Sixteen colored buttons, a mammoth knob and an essential yellow button to start the magic. We are obviously talking about the iconic Roland TR-808an instrument that has become a legend, but which was a real one when it was launched commercial flop.
But what exactly is the Roland TR-808? How and in what way did it revolutionize music history? And why was it initially a flop? In this article, we will tell you the story of queen of drum machinespaying homage to one of the most iconic analog instruments ever.
What exactly is the Roland TR-808?
Let’s put it this way: if rock had the Fender Stratocaster, the universe of hip-hop and house was literally redefined by the TR-808. It is essentially a rhythm composer or, to use a more common term, of one drum machine.
A drum machine is an electronic instrument that is used to compose a rhythmic pattern, simulating what is typically done acoustically by drums and percussion.
Specifically the TR-808, born from the idea of Ikutaro Kakehashifounder of Roland Corporation, is an analog drum machine that uses synthesis to generate percussive sounds. A real novelty compared to the other rhythm composers of the time, which instead consisted of samples of acoustic drums.
How the Roland TR-808 works
The Roland TR-808 features a simple and intuitive interface, consisting of knobs that allow you to change the tone, volume, pitch and decay level of each instrument. Through the 808 it is possible to program up to 32 different rhythm patterns thanks to the 16 pads that can be dubbed.
To adjust the tempo, use the knob at the top left, while on the two lower outer sides there are two yellow buttons: on the left the iconic Start/Stop (to start and stop playback) and on the right a Tap to manually set the bpm .
The T808 is also equipped with DIN SYNC ports (precursor of MIDI) to connect with the other machines of the TR series. By the way, in case you were wondering, TR stands for Transistor Rhythm.
The commercial flop that made her a legend
Absurd to say today, but when it was launched in 1980 the TR-808 was a real commercial flop, to the point of being removed from the market three years later. Roland had in fact adopted a particular strategy: to produce instruments for amateurs and not for professionals. In this sense, the TR-808 was born with a clear objective: be simple and intuitive. However, in order to be attractive to the hobbyist market, the product had to have a low and affordable price.
The TR-808 hit the market at a price of about $1,200, five times less than its main competitor, the Century LM-1, which instead used digital samples of real percussion to reproduce the sounds more realistically. To keep costs down, Roland used gods low-end transistorsome even defective, which greatly affected the sound quality.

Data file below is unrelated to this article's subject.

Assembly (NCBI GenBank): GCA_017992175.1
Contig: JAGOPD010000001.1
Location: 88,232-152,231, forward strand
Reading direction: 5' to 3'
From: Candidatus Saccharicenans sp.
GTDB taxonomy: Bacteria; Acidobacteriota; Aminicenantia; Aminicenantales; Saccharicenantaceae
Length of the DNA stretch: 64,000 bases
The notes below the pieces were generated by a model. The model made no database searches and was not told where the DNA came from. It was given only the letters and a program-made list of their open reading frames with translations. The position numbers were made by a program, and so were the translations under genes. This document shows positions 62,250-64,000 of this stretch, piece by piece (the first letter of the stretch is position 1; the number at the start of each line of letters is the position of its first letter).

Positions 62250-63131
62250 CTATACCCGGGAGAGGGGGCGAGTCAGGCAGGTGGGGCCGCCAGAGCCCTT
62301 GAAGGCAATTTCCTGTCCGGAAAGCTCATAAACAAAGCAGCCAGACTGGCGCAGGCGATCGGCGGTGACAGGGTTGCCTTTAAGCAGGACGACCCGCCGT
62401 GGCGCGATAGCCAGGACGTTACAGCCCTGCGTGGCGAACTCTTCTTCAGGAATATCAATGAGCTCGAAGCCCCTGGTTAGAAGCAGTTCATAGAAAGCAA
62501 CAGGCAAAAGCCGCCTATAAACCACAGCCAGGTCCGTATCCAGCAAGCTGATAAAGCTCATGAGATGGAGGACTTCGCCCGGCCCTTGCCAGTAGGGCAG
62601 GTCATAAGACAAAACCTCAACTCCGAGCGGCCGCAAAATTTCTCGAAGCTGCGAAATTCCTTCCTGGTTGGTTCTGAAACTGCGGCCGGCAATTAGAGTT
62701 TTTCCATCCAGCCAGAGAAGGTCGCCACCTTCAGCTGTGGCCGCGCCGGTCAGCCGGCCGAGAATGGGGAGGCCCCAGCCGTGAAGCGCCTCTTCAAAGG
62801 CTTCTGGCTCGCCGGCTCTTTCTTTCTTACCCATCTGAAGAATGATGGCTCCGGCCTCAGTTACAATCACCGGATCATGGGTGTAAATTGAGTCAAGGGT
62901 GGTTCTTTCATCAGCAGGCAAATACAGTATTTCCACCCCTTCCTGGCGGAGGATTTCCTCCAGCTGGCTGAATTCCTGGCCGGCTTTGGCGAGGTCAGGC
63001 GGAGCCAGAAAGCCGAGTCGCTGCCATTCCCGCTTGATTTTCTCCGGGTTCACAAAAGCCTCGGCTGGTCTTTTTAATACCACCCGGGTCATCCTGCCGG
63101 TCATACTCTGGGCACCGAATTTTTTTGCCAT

On the left the Linn LM-1, on the right the Roland TR-808
The result was a commercial disaster: the TR-808 sounded nothing like real drums. The sounds were blatantly synthetic and unnaturaland the drum machine was snubbed by industry professionals, who didn’t consider it realistic enough.
However, like all good music stories, the protagonist of our tale was just too ahead of her time. The 80s, in fact, saw the final decline of the great rock bands. the new teenagers, to Jimmy Page’s distorted guitars and Kate Moon’s drums, they preferred the new disco sounds. Music was changing and music production with it.
In a short time those electronic snare drums so fake as to be unusable became predominant in productions, and the 808 became an indispensable tool for new producers. It is not easy to establish who was the first to use it in a hit song, but among the first examples there are certainly Sexual Healing by marvin gaye and Planet Rock Bambaataa Africa.
“It’s not hip-hop without 808”
If the 808 began to gain acclaim with the new sounds of the 80s, it was with the arrival of the second wave of hip-hop that the drum machine became the symbol of an entire musical universe. Precursors and legends like The Beastie Boys, Public Enemy e Run DMC made the case of the 808 a distinctive and recognizable sound, also thanks to the ingenious intuitions of Rick Rubin.
Shocklee of Public Enemy came to say, speaking of the case of the 808, that “it’s not hip-hop without that sound”. Literally: it’s not hip-hop without that sound.
However, it would be banal and unfair to say that 808 was successful only in the hip-hop world. The drum machine will also become commonly used for many other musical genres, being used by very different artists. Some examples? Just to name a few: New Order, Daft Punk, Kraftwerk, Depeche Mode, Prince, Talking Heads e Whitney Houston. You know then the drums of In the Air Tonight by Phil Collins and the Beat It Michael Jackson? Guess what instrument they come from.
Kanye West dedicated an entire album called 808 & Heartbreak to the drum machine, in which he only used the TR-808 for the rhythm sections.
The TR-808 today
In short, the Roland TR-808 is to all intents and purposes one of the most influential and recognizable musical instruments in history. The drum machine is still used today, both in VST (Virtual Studio Technology) and physical versions, for most of the productions hip-hop, pop, trap, house, techno and more. His sound has helped define the style and identity of many musical genres and has inspired generations of musicians and producers.
808 has been celebrated in documentaries, books, exhibitions and festivals dedicated to its history and cultural impact. The instrument has also forged the common language: the term “808” is commonly used to indicate a certain kick sound (and also in a very annoying commercial on Spotify).